Garry you dont get it that Russian Bombers are first essentially nuclear triad then as secondary conventional cruise missile carrier , infact if the primary objective is not to be a nuclear carrier then there is no need for strategic bomber as they have multiple asset to do the job.
If there was one leg of the nuclear triad that could 100% always get through then what would the use of the other two legs be?
The bomber force was never part of the triad because it could always make it to its target... its advantage was that it was flexible... something the other two legs were not... SSBNs can't surface in enemy waters to say "Hey we are serious... if you continue doing what you are doing we will get used." In times of tension actually choosing NOT to deploy your bombers sends a clear message to the other side that you want to talk and not start a war both sides will lose.
Equally if the other side is not taking you seriously you can launch your bombers and have them fly to their initial staging points as an option you can step back from if the other side takes note and starts to cooperate. Strategic aircraft also have the added benefit in that they can be used as heavy bombers in conventional conflicts... which Russia is now taking advantage of adding Ms to the designations... ie Tu-160M, Tu-95SM16M, and Tu-22M3M.
The bomber force is the only part of the triad you actually ever want to use, which makes it more useful.
BTW for jobs this vital you want several ways of doing the same thing in case the other side develops a capability that seriously degrades the effectiveness on one technology or another.
In a Nuclear war or in case if pre-emptive strike , Russian Bombers would get approximately 20 minutes to reach its launching point after take off , the question is which aircraft can do that quicly a subsonic or supersonic one.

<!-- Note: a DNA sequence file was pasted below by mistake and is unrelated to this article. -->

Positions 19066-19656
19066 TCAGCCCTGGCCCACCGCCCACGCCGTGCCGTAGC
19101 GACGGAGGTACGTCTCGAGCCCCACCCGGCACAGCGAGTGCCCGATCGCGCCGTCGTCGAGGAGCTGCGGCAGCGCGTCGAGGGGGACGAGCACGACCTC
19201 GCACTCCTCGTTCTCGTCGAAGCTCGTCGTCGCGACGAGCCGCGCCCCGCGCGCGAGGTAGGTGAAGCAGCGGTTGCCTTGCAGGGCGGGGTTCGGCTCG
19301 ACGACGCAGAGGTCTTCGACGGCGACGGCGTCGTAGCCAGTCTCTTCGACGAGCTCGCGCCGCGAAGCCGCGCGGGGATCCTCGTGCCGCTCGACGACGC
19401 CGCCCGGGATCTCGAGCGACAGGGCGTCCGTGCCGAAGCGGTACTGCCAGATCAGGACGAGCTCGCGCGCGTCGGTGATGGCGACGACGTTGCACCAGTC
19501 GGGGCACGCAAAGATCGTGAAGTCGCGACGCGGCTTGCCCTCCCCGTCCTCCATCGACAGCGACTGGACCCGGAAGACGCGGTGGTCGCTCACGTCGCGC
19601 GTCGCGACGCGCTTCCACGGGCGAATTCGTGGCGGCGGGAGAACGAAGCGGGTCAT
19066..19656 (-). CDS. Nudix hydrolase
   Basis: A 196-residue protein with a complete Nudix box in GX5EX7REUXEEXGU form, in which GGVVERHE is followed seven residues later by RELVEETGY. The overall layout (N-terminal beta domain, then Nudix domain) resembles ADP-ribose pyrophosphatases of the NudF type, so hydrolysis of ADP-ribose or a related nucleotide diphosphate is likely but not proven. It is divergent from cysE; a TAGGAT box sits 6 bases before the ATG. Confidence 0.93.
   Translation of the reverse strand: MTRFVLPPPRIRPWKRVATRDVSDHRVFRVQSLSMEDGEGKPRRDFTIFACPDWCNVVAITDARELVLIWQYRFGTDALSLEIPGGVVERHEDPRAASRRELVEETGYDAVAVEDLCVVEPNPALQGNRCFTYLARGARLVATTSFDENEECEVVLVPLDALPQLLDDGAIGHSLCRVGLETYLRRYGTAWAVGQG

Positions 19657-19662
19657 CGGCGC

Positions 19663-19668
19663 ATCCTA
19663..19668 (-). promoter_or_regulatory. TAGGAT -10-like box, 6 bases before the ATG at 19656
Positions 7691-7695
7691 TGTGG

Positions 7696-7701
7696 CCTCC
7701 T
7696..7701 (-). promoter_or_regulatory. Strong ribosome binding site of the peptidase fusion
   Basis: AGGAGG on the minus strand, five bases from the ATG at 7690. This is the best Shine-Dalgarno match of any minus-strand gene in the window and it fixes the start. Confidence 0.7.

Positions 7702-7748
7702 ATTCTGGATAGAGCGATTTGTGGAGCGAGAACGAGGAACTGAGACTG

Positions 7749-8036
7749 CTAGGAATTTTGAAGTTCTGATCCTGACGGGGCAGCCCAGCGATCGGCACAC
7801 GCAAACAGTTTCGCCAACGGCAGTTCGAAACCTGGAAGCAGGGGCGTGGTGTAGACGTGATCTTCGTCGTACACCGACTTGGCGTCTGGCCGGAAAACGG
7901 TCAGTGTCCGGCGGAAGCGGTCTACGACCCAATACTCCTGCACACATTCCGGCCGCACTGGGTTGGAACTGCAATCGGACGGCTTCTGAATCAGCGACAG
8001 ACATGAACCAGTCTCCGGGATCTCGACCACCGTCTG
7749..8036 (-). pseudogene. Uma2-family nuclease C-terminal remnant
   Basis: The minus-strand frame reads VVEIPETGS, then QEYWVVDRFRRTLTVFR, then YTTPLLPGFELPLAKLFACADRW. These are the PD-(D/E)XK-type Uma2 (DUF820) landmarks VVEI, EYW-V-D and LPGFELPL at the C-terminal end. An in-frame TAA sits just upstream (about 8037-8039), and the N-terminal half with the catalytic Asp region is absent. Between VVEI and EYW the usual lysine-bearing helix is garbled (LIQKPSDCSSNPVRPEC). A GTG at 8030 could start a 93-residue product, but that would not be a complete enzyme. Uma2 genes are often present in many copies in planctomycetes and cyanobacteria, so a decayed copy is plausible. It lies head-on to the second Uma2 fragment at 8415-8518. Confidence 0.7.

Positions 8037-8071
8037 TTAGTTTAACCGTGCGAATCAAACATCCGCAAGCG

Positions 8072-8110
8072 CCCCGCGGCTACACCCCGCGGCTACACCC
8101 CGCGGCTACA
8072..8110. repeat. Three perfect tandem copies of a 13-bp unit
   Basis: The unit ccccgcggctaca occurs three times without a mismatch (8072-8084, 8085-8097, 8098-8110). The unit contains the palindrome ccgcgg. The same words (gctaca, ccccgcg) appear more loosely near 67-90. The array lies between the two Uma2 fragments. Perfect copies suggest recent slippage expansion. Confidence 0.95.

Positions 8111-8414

The idea of a surprise attack happening without any warning at all is pretty unlikely. With humanint (ie spies) neither side would be able to mount a full scale nuclear attack "by surprise"... and a half assed attack would likely backfire because if you don't use your full force straight away you might find the remaining force is not available to use when you want it.
BTW the bombers don't need to reach their launching points within 20 minutes of takeoff, they just need to be away from their air bases 20 minutes after the attack is started.
I would bet its supersonic and time is of crucial importance for Strategic Bomber even if ICBM reaches its target first. IF the Russian get prior intelligence and can itself do a preemptive strike then too a Supersonic bomber can do the job well.
Well that could become a problem because a hypersonic aircraft is going to be much more expensive to buy, to operate, and take rather longer to prepared for a flight than a subsonic bomber... realistically the bombers will already be prepared because of the heightened tensions and already in the air before either side even decides to strike... it is the only reason both aircraft (Bear and Blackjack) even need inflight refuelling as both aircraft can already fly to their launching positions from their air bases with internal fuel...
A Bomber like B-2 depends purely on Stealth to do its task and its been proven in Kosovo conflict that even against an enemy with 60's AD it needed jammer support which itself defeats the purpose of stealth not to mention that with Sensor Fusion and Bistatic radar you can pretty much track stealth from long distance which takes our Survivability by Stealth from B-2 arsenal , which would be the same fate of any Russian Bomber using Subsonic Approach.
The only US radars that could detect and track stealth aircraft are enormous and largely fixed and just after a massive nuclear strike would have serious difficulty operating in highly ionised airspace. Equally the Tu-160 and Tu-95 will not get within 4,000km of their targets with the Kh-101 and Kh-102, which will both be flying very low and very fast. You pretty much need an IAD like Russias to stop a dedicated cruise missile attack and after the ICBMs and SLBMs have detonated over the west that is not something they will have any more.
I think a supersonic stealthy Tu-160 would meet the needs and it would be within the reach of russian scientific community and industry to deliver it.